Vancini: Many companies are too focused on short term revenue goals, which is understandable given the way people are often incentivized. However, they don’t spend the time or money required to develop new markets, which are ultimately necessary to sustain long-term growth objectives and smooth out revenue fluctuations. Companies falsely believe they can develop a few random marketing tools and then magically gain traction in a new market, but that isn’t the case unless, of course, the market was low-hanging fruit to begin with and the company lucks out. I don’t rely on luck for repeatable success.

A successful business development program takes time to develop and execute and includes the selection of target markets with the highest probability of success, customer and competitive intelligence gathering, strategic positioning and message development, and creation of ongoing lead generation programs.

Attain Marketing: In your experience, what issues arise between business development and marketing teams that impede success?

Vancini: The common mistakes all stem from the same problem. Despite the fact that marketing and business development people are both charged with expanding their company’s client base, they rarely start out on the same page.

I’ve seen classic examples of this throughout my career, such as:

The “one-off” marketing campaign. In this instance, a lack of budget and commitment to a new market is replaced with a few disjointed and shotgun marketing campaigns. This short sighted approach often produces disappointing results because marketing activities are not part of an integrated and ongoing campaign.

Another common mistake is trying to be all things to all customers. This is usually a result of limited resources, limited market understanding and impatience. Instead of focusing efforts around a tightly defined audience, the company rushes into new markets with broad messages and ineffective campaigns that try to reach too many people and often the wrong people.

Lack of credibility is often a hurdle when entering a new market. You can’t assume your company’s reputation will automatically transfer from existing to new markets. Prospects won’t believe your claims unless third-party experts and/or customers back them up. You must take the time to build credibility points and endorsements from influencers in new markets.

Finally, new business development ventures are often misaligned with corporate branding and strategy. Time must be taken to ensure that new business development marketing programs align with overall corporate branding strategies. Branding is much more than a logo. The consistent, cohesive presentation of a company brand, which includes all touch points to a customer and market (promotion, product, service, sales, etc.), increases customer confidence. On the other hand, branding “free-for-alls” make a company look unprofessional and unreliable. Depending on how radical the departure is, it can also raise suspicion in the customer’s mind that his/her business development contact is acting on his or her own without buy-in and support from the rest of the company.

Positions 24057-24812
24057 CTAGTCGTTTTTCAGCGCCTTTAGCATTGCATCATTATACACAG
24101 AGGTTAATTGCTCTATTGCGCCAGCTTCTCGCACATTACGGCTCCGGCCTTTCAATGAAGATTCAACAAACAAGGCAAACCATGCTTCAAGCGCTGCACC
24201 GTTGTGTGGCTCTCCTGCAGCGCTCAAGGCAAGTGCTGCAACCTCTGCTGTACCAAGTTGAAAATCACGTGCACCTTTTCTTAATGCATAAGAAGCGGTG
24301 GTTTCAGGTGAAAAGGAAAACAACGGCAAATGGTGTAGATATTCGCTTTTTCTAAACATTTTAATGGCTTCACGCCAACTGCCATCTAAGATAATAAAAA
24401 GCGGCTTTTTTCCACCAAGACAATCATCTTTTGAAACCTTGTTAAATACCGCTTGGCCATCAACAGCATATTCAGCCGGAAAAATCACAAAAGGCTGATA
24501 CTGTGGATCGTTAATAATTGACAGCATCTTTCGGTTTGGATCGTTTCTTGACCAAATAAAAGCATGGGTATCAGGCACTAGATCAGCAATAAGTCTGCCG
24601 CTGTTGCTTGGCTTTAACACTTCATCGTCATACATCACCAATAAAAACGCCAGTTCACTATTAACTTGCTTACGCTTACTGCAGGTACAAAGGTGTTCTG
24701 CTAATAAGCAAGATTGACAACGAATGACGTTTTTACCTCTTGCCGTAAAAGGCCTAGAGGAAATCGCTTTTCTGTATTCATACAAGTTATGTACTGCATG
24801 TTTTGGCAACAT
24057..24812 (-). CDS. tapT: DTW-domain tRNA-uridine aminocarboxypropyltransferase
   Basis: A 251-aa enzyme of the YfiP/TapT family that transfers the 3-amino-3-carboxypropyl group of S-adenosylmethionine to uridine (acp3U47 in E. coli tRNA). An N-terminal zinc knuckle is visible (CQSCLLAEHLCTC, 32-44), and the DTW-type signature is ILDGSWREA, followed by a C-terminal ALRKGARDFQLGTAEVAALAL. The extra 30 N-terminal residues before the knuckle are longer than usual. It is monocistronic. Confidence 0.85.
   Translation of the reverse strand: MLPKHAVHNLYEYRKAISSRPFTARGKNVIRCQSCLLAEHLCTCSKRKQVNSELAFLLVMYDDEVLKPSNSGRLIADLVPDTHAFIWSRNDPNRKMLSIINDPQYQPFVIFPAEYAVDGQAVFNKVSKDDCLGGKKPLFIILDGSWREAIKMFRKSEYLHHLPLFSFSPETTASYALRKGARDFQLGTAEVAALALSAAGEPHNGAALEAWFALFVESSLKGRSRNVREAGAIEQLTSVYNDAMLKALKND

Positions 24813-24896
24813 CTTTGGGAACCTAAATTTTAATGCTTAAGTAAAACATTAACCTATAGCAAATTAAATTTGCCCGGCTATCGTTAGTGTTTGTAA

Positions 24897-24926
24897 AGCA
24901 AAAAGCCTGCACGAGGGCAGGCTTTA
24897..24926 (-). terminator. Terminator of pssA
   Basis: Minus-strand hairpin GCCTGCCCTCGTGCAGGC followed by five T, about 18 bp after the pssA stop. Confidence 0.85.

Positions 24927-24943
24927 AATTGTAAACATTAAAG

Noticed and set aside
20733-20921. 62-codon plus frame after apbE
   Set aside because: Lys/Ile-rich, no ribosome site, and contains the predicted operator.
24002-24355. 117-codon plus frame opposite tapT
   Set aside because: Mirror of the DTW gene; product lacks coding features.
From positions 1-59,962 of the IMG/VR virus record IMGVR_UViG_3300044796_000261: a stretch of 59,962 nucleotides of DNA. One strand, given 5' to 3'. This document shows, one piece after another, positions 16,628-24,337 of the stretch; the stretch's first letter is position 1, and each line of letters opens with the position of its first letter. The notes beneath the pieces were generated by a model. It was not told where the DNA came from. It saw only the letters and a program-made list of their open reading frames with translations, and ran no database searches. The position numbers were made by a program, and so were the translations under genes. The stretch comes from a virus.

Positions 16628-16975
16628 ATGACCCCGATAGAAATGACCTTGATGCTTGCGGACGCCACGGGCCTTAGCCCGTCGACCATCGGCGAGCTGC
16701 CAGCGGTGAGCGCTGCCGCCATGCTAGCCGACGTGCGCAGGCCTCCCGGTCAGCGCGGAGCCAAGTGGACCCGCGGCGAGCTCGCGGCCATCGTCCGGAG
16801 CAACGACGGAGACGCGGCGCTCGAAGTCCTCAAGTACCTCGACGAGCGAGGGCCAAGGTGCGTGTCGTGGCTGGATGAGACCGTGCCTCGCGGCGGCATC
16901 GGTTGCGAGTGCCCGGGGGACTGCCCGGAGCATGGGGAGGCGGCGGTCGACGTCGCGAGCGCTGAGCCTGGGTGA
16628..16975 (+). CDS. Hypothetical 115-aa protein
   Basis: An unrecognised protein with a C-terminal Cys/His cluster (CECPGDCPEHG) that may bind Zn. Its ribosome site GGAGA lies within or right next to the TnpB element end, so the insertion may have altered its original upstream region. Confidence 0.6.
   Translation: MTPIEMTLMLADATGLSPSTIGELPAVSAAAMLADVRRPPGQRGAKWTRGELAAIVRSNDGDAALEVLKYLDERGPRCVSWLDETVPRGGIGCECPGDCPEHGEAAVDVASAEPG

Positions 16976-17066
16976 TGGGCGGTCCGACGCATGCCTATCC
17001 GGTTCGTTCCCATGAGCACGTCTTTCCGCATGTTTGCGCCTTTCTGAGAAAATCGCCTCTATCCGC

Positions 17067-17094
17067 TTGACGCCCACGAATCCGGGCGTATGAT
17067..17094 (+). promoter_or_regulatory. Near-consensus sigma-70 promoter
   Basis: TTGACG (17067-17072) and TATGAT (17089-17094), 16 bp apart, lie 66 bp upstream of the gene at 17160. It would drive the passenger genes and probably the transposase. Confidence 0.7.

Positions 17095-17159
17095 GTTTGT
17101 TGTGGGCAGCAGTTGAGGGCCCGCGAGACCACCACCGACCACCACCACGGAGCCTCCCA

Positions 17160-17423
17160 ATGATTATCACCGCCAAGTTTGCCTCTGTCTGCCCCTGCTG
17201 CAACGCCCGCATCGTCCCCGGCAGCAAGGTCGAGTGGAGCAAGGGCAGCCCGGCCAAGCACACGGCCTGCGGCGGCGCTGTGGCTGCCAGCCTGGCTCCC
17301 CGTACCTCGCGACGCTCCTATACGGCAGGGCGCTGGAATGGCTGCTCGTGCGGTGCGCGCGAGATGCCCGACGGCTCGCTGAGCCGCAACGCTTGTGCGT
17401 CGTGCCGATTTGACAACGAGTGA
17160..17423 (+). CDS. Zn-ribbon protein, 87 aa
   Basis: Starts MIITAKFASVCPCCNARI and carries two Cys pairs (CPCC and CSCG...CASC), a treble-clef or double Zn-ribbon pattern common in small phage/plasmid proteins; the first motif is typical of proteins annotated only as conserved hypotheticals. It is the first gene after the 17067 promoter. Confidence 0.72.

Attain Marketing: What tips can you provide to our readers that will help them avoid these mistakes?

Vancini: The main point is to view marketing and selling as an integrated process. Teams from both sides should collaborate and execute on an overarching set of goals and objectives. Management support and proper budget – is the first step to success. Other tips include:

  • Concentrate business development and marketing activities on a few, well-budgeted product and service offerings to avoid fragmented resources and reduced market exposure for each product.
  • Organize the demand-creation process in a way that lines up with target customers’ view of the world and how they prefer to buy your products.
  • Base your marketing messages on well-researched business issues and solutions instead of forcing your target customer to think about these issues and how solve them from your perspective.

Attain Marketing: Great points. As you know, everyone is sensitive about the economy today, so we have to ask you how companies can successfully market their business development projects with limited budget?

Vancini: I expected that one. But really, integrated marketing campaigns don’t have to be expensive – it’s not an all or nothing proposition. What’s important is to be sure that all marketing programs are tied to business development objectives and selected campaigns can generate the best ‘bang for the buck’. Even in good economic times companies can find themselves operating with a self-defeating scarcity mindset, especially small companies who compare themselves to rich competitors. Just do the best you can with what you have, make choices that have the strongest link to objectives and be realistic about the results.

If your sales and business development people on the front lines feel they don’t have enough marketing support, they’ll come up with their own programs and tools. I’ve seen this range from creating their own PowerPoint templates to making up a new product line on the fly. Not only does this become a diversion from where they should be focusing their time, but messages and brands get diluted and overall results are hindered.

More than ever, opening new markets is key for a company’s long-term growth. When marketing and business development are aligned, companies have a significant competitive advantage and will have the greatest chance for success.